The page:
Untitled-2

They Came to Cordura was Glendon’s breakthrough second novel in 1958. The first war novel to use Gen. John J. Pershing’s 1916 campaign as a fictional backdrop, the book told the story of Pershing’s Punitive Expedition — the U.S. Army’s first military operation to use mechanized vehicles, employing Dodge touring cars, Jeffery Quad supply trucks, and Curtiss JN-2 “Jenny” airplanes to chase Pancho Villa’s guerillas around northern Mexico for 11 frustrating months. The book received a sterling review from The New York Times Book Review, was nominated by its publisher Random House as a Pulitzer Prize fiction candidate, and quickly became a bestseller.

Columbia Pictures bought the film rights for $250,000 and hired Glendon to work on the screenplay at the studio in Los Angeles. Gary Cooper was cast as a disgraced awards officer who is ordered to escort five Congressional Medal of Honor nominees back to base at Cordura, along with a female prisoner who had given food and shelter to the Mexican enemy. The soldiers had all distinguished themselves in the last mounted cavalry attack the Army made against a foreign enemy at Ojos Azules (Blue Eyes), a large ranch owned by the prisoner, an American expatriate (played by Rita Hayworth in one of her best later roles).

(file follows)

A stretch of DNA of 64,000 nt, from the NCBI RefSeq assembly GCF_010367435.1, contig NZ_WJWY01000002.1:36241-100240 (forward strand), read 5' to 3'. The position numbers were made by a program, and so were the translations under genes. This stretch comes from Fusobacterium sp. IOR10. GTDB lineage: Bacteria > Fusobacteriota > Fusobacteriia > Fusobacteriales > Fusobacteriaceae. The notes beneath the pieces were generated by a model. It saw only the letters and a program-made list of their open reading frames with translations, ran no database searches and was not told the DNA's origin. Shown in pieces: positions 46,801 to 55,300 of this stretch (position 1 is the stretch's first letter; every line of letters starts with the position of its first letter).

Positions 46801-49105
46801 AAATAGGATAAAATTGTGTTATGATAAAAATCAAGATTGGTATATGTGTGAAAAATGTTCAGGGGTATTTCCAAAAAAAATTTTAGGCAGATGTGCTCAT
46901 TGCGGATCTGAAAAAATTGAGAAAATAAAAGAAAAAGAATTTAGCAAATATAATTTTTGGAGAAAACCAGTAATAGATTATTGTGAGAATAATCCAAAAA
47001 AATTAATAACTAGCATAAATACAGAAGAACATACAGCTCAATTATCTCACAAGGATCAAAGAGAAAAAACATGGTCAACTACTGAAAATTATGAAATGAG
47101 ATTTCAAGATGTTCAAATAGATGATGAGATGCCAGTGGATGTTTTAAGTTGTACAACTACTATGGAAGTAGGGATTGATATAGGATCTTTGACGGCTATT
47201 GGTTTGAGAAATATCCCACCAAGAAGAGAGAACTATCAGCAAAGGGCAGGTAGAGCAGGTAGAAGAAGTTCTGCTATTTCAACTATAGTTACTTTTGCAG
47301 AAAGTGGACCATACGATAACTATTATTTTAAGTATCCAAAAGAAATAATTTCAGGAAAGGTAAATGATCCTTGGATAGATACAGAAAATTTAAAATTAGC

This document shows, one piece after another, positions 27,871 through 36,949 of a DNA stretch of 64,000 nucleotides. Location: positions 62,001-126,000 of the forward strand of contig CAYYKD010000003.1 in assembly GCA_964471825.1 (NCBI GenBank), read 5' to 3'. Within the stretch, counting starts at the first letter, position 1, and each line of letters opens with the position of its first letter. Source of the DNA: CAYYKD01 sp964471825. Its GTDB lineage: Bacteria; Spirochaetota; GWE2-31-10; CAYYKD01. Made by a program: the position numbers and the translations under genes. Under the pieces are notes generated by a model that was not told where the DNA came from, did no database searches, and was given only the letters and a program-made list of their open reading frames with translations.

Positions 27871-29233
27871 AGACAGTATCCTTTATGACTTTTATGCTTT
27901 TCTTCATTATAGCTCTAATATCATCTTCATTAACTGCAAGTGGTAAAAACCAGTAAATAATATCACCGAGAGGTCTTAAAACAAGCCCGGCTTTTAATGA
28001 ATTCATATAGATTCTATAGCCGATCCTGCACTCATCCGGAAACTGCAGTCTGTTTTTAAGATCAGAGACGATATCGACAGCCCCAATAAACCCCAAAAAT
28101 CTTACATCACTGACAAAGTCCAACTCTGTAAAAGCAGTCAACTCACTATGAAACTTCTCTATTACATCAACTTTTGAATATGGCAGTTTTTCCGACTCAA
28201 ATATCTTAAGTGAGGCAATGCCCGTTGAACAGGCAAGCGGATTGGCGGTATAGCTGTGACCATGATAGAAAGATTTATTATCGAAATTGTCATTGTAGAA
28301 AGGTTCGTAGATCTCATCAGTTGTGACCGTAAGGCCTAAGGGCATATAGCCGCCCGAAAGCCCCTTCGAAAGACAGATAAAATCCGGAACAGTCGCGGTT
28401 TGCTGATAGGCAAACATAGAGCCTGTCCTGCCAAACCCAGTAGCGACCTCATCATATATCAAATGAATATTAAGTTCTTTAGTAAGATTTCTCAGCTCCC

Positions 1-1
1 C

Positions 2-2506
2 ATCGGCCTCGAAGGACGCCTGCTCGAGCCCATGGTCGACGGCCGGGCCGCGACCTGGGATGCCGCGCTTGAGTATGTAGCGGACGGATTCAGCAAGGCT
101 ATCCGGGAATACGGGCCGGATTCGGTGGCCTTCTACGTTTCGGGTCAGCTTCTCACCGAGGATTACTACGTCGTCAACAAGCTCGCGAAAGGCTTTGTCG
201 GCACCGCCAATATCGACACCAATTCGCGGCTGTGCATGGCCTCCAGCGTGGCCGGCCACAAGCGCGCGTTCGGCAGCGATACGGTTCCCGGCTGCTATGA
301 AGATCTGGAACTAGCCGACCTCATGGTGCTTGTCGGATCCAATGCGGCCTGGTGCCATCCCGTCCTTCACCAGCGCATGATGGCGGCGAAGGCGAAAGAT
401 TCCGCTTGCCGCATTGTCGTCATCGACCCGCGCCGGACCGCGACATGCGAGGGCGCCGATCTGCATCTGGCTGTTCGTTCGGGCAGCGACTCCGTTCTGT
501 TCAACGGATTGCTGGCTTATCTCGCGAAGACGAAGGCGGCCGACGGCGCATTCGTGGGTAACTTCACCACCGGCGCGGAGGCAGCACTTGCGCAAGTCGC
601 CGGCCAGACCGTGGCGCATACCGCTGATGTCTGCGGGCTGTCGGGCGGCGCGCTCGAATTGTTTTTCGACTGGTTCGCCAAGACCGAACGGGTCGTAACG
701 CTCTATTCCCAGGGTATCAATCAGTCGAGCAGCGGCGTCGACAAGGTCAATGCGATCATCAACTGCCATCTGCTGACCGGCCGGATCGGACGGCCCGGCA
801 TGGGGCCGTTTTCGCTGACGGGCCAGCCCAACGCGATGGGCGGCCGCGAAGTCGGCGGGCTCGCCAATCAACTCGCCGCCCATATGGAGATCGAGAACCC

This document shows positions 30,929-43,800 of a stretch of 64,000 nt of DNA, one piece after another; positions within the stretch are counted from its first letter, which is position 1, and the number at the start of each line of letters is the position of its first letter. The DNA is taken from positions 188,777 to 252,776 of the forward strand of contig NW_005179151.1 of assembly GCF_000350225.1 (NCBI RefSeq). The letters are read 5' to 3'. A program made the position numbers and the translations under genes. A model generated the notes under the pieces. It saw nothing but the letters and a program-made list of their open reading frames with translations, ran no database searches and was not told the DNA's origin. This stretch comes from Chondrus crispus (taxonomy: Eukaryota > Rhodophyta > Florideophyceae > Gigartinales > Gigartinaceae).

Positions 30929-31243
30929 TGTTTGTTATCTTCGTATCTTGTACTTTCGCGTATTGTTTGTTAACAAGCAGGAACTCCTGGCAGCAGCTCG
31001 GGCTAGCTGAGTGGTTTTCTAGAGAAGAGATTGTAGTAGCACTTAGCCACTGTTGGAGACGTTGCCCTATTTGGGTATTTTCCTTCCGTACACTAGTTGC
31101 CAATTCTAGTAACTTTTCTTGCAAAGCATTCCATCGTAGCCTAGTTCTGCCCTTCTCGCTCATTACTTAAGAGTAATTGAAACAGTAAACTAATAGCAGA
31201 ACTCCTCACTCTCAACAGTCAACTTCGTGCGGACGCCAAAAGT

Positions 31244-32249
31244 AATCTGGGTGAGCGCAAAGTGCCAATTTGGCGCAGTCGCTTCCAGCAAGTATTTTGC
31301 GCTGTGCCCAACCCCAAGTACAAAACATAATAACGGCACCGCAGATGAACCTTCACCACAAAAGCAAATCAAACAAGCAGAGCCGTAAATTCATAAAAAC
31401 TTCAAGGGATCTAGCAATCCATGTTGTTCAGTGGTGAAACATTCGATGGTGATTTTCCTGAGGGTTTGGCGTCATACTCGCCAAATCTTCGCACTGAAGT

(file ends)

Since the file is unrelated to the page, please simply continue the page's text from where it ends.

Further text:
The supporting actors — Van Heflin, Richard Conte, Dick York, and Tab Hunter among them — were fine in this grueling trek across desolate Mexico in 1916, but “Coop” was too old and wooden in his officer’s role, and he had evidently been diagnosed with painful cancer before filming, about which he neglected to tell the studio. They Came to Cordura was Columbia’s big-budget western ($4.5 million) for December 1959, but it wasn’t the box office hit they’d hoped for.

Glendon wrote on, a new novel coming every two years while he continued to teach college English. Where the Boys Are was a comic peek at Michigan State University kids vacationing in Fort Lauderdale, which MGM quickly turned into a high grossing, low-budget success — the granddaddy of all the spring break “beach pictures” to follow.